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Toxastra (PC) artwork

Toxastra (PC) review


"An unstable hybrid"

Toxastra (PC) image

What kind of game is Toxastra? I'm not sure. It seems to be a top-down survival-horror title, but it's also apparently a twin-stick shooter and an RPG. Yeah, I know that almost every game nowadays sports a wild blend of genres, but effective examples of this phenomenon find ways to make their styles mesh and complement each other. With this one, the categories all stand at odds with one other, and aren't helped by the fact that the finished package comes with its share of bugs and snags.

You see, the game presents itself as a survivor-horror affair, where you creep through the halls of a medical research facility overrun by vicious mutants. Any time you bump into one or step into its field of view, it rushes forward to either bash you to death or gun you down. As with any survival-horror piece, you can either consume some of your ammo, mash them with your hammer, or run away. The first option works effectively, except you can only acquire so much of any item per level--including bullets. Once you've picked something up and used it, it's gone for good.

The hammer almost represents a worthwhile recourse, the only problem being that close-range combat leaves you susceptible to damage. You basically end up trading blows any time you choose the melee route, causing you to use up some of your limited restorative goods, like health syringes or bags of potato chips. You can constantly walk backwards to mitigate harm, but even that tactic is only so helpful. Over time, your wounds add up and you eventually either perish or run out of supplies before you make any significant stage progress.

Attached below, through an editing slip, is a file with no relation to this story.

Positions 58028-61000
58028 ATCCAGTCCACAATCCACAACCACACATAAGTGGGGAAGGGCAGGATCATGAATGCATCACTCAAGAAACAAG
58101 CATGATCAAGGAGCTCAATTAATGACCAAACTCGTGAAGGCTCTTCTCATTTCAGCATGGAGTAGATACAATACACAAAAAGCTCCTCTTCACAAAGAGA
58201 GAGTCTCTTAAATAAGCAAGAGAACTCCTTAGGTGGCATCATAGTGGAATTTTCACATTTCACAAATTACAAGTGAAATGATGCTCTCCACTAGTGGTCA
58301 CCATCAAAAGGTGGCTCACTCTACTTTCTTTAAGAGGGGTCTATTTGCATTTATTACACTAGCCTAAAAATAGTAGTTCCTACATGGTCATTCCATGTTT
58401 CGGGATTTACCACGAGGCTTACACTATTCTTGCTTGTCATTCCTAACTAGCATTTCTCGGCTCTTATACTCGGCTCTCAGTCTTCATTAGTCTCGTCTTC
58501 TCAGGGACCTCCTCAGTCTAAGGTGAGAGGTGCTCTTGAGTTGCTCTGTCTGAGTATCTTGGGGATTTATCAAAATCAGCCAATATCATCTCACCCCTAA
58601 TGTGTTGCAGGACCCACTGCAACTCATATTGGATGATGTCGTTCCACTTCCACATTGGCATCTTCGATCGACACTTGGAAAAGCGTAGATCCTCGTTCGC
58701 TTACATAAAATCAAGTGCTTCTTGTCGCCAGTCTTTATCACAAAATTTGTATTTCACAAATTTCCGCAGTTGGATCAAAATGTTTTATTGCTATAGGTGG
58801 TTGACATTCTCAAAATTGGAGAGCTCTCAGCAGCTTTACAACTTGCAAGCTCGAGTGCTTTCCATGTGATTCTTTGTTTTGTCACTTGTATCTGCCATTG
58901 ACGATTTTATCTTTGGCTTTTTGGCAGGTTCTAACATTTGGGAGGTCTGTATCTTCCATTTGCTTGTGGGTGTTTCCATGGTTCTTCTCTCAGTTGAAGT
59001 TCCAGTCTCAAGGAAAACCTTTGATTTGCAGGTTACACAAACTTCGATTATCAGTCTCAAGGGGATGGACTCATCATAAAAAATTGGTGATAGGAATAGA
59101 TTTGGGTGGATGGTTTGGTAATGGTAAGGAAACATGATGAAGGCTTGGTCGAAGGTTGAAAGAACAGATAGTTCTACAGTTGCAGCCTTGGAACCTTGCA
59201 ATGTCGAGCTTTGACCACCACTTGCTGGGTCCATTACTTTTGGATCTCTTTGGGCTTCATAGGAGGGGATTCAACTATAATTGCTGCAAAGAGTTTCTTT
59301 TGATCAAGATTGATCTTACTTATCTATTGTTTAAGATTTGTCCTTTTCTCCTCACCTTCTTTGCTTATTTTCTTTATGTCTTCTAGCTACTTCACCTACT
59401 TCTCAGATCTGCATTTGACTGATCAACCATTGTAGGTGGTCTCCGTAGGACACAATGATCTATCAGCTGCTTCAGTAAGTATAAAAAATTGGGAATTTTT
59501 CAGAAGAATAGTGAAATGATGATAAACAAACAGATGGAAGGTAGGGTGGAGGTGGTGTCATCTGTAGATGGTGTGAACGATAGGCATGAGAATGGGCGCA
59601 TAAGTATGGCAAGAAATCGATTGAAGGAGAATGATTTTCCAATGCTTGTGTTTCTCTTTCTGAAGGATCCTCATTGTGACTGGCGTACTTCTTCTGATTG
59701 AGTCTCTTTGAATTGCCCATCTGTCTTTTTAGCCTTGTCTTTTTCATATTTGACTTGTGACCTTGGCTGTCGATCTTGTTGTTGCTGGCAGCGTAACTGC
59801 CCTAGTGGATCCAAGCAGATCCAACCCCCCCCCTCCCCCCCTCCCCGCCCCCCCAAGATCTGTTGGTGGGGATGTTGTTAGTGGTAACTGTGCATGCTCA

Toxastra (PC) image

So that leaves alternative number three: avoid combat. Think back to Resident Evil and how you skirted around zombies, taking choice shots to temporarily stun them in the hopes of conserving your precious ammunition and medkits. Unfortunately, Toxastra doesn't offer the luxury of escape most of the time. If melee brutes spot you, there's nowhere you can run to avoid them. They charge at you like the undead from a Zack Snyder movie, pressing right up against you and never giving you a chance to slip away. If you try to escape, you'll just aggro more of them and eventually end up cornered. So you have no choice but to sneak past everything, which is nearly impossible, or fight everything, which is frustrating.

Offerings of this nature usually come with clunky or intentionally flawed battle mechanics to ramp up the fear factor. This one goes a step beyond that notion by pitting you against adversaries who crowd you so badly that you sometimes struggle to discern their sprites from yours, making it needlessly difficult to know just where to aim. Sometimes you'll find yourself popping off shots in one direction, only to realize your target lies about forty-five degrees elsewhere. And as you might suspect, the scenery's constant darkness only exacerbates this snag.

Things get even worse as you explore the complex. Now and then you trigger ambushes that you couldn't possibly have known about or prepared for, that send several speedy mutants to your location to surround you. If you're lucky, you'll come out of the altercation with at least one limb intact. These surprises crop up at key points in the map without any noticeable indication, except that you hear a distant screech before the monsters come racing toward you.

Toxastra (PC) image

The aforementioned RPG elements eschew traditional features, such as experience and leveling up. Instead, you use a currency of sorts called REN (which you can find in crates) to either alter your statistics or learn "spells." If you're lucky, you might even pick up a stimulant that serves as a perk, granting you a passive bonus. Unfortunately, REN rarely crops up during this quest, so attaining superiority through grinding is out of the question.